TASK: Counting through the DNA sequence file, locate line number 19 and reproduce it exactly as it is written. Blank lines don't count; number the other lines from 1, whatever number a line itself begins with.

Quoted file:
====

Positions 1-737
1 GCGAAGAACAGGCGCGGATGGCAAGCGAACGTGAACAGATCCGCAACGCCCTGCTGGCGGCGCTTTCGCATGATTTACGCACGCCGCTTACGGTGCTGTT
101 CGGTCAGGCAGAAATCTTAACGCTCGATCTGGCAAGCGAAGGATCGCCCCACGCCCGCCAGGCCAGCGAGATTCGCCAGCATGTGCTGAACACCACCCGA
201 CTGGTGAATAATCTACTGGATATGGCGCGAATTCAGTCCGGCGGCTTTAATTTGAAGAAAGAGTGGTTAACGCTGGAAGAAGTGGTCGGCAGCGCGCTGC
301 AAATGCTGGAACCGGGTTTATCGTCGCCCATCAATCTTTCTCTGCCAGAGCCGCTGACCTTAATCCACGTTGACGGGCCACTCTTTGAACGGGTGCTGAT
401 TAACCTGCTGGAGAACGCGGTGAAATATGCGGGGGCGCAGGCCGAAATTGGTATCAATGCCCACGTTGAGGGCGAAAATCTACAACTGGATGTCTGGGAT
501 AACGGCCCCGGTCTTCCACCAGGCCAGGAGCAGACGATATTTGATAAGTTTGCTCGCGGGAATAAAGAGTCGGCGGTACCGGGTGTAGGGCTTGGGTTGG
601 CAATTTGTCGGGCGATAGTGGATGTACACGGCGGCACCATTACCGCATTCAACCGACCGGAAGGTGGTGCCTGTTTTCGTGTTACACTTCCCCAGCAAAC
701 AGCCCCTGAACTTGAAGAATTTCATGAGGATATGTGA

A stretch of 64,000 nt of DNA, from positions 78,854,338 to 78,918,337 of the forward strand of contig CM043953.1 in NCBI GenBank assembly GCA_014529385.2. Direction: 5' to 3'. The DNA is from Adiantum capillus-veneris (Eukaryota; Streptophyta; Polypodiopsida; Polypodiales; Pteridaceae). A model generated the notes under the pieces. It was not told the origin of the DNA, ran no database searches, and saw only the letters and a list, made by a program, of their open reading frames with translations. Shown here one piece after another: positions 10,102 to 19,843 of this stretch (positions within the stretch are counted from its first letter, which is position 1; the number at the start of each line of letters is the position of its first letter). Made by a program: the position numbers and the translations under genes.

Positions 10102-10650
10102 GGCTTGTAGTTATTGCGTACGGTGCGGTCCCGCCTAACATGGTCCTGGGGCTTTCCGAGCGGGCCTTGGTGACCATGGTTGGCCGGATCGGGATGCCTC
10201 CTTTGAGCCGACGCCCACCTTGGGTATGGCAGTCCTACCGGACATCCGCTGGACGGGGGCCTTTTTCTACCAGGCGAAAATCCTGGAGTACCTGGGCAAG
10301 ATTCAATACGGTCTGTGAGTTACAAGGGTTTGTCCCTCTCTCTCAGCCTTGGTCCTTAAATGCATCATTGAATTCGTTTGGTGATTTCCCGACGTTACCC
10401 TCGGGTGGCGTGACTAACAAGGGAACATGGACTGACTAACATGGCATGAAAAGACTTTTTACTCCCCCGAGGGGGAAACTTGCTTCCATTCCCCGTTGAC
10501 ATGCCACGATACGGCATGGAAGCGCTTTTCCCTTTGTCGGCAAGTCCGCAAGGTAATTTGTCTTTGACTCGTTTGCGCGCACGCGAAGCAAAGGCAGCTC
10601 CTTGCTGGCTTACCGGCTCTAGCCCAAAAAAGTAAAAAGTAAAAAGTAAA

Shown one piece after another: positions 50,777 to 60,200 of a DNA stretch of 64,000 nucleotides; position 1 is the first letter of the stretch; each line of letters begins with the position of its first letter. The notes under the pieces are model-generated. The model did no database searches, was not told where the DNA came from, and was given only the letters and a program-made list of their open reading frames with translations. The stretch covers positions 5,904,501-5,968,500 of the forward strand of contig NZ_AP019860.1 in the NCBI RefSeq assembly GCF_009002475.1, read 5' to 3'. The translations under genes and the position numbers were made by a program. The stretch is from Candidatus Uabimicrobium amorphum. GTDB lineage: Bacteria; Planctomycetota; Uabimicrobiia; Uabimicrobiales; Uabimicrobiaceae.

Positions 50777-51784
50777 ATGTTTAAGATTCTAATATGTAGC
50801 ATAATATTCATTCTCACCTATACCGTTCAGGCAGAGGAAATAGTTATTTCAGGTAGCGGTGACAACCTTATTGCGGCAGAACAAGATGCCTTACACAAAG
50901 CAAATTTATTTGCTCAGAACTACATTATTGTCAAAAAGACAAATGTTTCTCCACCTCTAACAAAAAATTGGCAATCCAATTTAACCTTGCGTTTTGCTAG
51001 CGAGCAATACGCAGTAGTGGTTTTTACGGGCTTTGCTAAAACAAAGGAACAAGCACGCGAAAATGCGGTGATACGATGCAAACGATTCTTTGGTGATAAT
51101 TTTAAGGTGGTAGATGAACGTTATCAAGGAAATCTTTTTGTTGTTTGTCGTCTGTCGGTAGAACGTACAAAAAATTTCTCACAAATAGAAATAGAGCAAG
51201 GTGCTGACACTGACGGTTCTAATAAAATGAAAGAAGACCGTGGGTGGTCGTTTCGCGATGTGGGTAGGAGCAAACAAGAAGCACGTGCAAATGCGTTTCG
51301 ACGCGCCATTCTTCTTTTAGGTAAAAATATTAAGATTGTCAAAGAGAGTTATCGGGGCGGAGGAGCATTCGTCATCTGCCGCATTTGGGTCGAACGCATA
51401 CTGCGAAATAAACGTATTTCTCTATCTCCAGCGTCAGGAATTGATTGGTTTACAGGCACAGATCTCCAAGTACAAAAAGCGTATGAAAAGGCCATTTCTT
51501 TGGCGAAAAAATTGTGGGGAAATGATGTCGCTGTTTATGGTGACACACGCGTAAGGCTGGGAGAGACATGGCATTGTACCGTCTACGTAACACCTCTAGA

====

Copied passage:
Positions 50777-51784